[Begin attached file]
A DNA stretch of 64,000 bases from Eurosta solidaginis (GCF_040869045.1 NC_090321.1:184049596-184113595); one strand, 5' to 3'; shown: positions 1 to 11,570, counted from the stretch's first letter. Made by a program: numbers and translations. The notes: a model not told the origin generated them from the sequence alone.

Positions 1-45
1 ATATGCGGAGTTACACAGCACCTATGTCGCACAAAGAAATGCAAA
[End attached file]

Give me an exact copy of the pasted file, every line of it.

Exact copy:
A DNA stretch of 64,000 bases from Eurosta solidaginis (GCF_040869045.1 NC_090321.1:184049596-184113595); one strand, 5' to 3'; shown: positions 1 to 11,570, counted from the stretch's first letter. Made by a program: numbers and translations. The notes: a model not told the origin generated them from the sequence alone.

Positions 1-45
1 ATATGCGGAGTTACACAGCACCTATGTCGCACAAAGAAATGCAAA